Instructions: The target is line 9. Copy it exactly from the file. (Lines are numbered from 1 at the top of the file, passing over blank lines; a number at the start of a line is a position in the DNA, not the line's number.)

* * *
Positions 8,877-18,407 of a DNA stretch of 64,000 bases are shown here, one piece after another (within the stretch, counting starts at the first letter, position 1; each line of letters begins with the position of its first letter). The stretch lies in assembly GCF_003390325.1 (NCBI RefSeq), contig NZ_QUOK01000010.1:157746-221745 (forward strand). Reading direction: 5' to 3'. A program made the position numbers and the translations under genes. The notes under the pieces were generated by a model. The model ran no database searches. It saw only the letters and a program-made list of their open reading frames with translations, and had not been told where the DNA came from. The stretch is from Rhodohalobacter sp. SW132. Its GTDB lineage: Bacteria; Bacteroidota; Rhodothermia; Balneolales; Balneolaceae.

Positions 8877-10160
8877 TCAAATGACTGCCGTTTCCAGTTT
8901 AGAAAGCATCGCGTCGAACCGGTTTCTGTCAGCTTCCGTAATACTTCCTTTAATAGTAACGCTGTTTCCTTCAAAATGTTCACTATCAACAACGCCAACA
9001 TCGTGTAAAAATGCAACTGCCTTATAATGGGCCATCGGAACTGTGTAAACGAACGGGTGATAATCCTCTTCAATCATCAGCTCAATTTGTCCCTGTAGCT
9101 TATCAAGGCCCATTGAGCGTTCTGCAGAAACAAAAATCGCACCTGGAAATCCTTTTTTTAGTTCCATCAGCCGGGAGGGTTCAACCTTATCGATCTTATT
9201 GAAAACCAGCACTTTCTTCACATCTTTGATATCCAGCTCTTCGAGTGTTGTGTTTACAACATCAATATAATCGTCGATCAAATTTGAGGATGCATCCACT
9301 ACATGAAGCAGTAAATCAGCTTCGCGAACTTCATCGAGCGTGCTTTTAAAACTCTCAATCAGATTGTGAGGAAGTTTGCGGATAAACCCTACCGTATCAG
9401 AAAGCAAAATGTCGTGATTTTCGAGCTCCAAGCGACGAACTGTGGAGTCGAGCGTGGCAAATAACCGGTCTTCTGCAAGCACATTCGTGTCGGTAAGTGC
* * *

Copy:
9401 AAAGCAAAATGTCGTGATTTTCGAGCTCCAAGCGACGAACTGTGGAGTCGAGCGTGGCAAATAACCGGTCTTCTGCAAGCACATTCGTGTCGGTAAGTGC